To finish off the year I am again highlighting red, and also white as this is a common summer colour.
Following last month’s fauna report when it was first mentioned, there have been several sightings of Scarlet Honeyeaters reported from in and around Moggs Creek, Aireys Inlet and Anglesea as well as on the Bellarine Peninsula and many other localities in Victoria.
We had intended to go to the Brisbane Ranges this month, with Margaret Lacey filling in for Ellinor Campbell as the leader, but there were only four of us and one was ill on the day so we decided to stay local and explore the heath near the corner of O’Donohue Road and the Great Ocean Road on the outskirts of Anglesea.
When we think of life on Earth we tend to think of the plant and animal kingdoms, but there are also other kingdoms such as bacteria and fungi.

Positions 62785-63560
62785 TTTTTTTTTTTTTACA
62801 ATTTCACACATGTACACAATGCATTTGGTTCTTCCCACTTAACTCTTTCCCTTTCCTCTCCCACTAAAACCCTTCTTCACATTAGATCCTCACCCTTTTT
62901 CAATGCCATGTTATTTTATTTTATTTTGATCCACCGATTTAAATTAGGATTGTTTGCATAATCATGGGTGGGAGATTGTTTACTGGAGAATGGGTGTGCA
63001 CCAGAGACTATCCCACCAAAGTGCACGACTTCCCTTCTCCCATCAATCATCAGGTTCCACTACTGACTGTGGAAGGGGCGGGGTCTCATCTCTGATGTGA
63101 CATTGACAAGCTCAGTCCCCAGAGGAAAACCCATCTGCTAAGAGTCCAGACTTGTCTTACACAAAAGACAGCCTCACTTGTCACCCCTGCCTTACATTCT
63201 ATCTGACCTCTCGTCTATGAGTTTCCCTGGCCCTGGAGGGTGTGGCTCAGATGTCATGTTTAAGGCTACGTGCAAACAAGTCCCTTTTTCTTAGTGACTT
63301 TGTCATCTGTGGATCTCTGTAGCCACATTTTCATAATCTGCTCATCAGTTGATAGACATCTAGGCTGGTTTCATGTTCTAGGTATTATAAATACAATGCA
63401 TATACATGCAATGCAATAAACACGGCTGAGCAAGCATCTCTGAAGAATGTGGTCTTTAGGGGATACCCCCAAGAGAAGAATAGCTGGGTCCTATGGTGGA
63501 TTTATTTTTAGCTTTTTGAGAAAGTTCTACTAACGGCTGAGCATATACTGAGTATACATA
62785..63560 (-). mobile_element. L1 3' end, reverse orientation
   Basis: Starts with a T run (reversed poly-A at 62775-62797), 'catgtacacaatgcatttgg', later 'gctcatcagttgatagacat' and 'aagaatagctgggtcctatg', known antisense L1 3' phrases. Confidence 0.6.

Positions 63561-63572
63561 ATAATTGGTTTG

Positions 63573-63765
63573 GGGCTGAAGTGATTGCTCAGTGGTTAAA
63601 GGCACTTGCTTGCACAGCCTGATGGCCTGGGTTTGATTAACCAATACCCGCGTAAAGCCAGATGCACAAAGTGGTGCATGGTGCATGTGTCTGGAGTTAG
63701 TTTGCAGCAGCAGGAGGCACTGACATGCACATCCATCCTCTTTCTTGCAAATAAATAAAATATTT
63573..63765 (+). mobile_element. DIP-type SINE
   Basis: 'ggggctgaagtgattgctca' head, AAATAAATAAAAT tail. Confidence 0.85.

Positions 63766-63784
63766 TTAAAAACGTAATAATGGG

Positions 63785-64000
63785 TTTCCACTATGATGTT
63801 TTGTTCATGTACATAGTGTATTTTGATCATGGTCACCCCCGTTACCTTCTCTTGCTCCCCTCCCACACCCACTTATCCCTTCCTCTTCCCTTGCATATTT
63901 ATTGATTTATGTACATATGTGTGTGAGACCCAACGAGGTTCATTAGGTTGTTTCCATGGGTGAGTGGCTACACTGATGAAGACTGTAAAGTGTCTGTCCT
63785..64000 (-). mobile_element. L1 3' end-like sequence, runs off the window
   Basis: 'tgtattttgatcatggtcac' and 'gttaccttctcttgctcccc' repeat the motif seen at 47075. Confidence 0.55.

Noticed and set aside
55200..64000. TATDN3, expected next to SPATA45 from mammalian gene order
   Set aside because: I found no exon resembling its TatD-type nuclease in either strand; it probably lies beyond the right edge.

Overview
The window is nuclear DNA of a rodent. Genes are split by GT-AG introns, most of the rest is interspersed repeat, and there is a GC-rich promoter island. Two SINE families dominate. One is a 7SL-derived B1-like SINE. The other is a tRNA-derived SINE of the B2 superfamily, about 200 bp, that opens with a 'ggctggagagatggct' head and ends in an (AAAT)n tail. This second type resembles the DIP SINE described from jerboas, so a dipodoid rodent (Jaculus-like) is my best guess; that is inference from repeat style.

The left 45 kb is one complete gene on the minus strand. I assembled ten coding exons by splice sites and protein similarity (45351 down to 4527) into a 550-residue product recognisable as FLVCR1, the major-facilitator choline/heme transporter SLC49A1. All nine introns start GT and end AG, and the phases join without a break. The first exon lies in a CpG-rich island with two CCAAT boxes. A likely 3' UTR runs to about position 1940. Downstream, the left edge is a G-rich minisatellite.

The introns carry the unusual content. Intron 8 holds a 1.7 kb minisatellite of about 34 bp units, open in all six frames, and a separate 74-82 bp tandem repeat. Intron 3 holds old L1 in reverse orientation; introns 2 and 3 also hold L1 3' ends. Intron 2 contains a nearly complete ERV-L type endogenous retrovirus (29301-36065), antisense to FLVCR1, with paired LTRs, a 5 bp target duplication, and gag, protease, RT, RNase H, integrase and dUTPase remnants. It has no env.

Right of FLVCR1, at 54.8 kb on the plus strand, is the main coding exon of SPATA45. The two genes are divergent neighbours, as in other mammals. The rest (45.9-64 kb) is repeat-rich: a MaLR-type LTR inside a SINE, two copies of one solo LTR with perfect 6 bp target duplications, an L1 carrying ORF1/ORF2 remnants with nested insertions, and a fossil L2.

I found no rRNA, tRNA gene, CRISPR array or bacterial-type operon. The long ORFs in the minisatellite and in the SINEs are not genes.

Freesia refracta and Freesia alba X F. leichtlinii are declared weeds in the Surf Coast Shire because they spread easily and threaten to invade bushland. Freesias are perennial herbs that die back in summer and produce new foliage in winter. The highly fragrant trumpet-shaped flowers appearing in spring are white to cream and pink with yellow markings, shaded purple on outer surface. Each plant has at least two corms, one below the other, thus requiring deep digging to remove them.
More details about how to control this weed can be found in the archive of Weeds of the Month.
There are a number of wonderful local Friends Groups that provide ANGAIR members and the community with opportunities for involvement.